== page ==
Of the 25,000 graduates at the end of last year, more than three thousand were at post-graduate level. In 2007-2008, an average of around four Indigenous people graduated each day. In fact, since 1990, they have averaged about three a day. Three a day for nearly twenty years. Charlie Perkins would be cheering them on. So three cheers for 'Indigenous-led initiatives' like students' decisions to enrol and graduate at universities in standard awards. Bloody heroes !
Posted by Loudmouth, Thursday, 25 March 2010 11:17:54 AM
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I'm not sure what 'cultural safety' means, but I totally support Salman Rushdie's comment that the right to free speech is nothing if it does not include the right to say and write things which are offensive to at least somebody - the right of free speech would be meaningless otherwise.

All human beings are entitled to equal respect, by virtue of being human, and therefore they are equally entitled to hold opinions, this is also an equal right, if you like. But just as anybody can slag my opinions (that's their right, I'm a big boy), it follows that I and everybody else has the right to hold up for scrutiny and criticise other points of view, opinions, perspectives, 'knowledges', beliefs, biases, crackpot ideas (God knows there are enough of those around) and notions of reality - in this case, without necessarily being accused of being racist or sexist or whatever.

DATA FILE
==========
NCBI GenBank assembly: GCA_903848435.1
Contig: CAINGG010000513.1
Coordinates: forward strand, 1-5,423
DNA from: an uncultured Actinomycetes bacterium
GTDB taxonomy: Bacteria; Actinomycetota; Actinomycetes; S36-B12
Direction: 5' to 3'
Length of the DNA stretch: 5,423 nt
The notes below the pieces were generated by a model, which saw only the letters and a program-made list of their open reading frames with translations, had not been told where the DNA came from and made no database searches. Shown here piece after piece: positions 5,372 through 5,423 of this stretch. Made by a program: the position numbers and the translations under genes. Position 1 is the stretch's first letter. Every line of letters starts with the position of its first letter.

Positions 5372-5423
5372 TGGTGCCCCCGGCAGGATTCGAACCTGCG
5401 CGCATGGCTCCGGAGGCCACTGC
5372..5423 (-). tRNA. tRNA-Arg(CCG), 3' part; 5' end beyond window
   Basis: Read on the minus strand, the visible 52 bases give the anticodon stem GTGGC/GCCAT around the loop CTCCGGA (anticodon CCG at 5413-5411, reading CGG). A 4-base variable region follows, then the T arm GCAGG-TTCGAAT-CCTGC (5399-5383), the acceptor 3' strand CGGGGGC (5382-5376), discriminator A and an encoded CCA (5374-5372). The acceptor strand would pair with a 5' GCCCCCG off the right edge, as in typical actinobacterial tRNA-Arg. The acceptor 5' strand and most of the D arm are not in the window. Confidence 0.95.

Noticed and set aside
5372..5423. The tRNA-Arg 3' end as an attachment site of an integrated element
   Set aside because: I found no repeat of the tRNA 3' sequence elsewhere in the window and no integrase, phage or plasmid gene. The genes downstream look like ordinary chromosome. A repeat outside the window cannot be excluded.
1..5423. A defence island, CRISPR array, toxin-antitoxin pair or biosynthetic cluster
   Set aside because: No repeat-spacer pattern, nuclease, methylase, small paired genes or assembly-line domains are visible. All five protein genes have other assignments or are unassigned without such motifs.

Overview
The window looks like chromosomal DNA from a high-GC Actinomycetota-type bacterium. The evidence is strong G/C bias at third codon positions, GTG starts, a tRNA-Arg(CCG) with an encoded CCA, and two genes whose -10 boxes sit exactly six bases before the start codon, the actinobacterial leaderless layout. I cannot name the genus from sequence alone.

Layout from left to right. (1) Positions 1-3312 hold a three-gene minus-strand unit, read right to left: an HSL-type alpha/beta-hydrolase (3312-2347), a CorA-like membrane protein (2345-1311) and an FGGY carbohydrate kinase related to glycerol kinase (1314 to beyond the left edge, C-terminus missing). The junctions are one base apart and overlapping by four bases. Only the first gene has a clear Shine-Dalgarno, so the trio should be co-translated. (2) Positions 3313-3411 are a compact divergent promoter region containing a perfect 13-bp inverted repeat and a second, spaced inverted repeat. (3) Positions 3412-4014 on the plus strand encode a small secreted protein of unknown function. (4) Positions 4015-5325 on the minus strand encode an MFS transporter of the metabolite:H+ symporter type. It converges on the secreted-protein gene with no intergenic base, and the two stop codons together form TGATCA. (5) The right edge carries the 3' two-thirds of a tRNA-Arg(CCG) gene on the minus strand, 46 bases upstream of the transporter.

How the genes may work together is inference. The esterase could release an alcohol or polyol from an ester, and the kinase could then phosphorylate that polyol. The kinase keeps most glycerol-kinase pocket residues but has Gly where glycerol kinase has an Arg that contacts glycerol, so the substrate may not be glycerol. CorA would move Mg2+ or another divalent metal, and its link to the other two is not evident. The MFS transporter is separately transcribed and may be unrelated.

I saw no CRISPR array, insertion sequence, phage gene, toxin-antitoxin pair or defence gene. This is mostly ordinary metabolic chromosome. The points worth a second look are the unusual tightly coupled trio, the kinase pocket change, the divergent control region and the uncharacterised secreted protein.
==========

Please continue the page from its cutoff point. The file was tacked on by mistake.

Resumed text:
Of course, this right does not extend to blatantly racist or sexist remarks, or to speech or writing which incites abuse or contempt or violence against anybody. So this rules out ad hominems :)

So what is 'cultural safety' in this context ? Just as Indigenous people and others have the right (see above) to criticise non-Indigenous society, history, culture, attitudes, beliefs, etc., so does everybody have the right to criticise Indigenous society, culture, beliefs, 'knowledge', etc., if only to draw attention to the need for research into what is taken for granted, and is usually never criticised. A clear example would be domestic violence - is it happening and debilitating communities or not, and if so, is it a hangover from traditional society, or is it something provoked by the evils of colonialism, or a mixture of both ?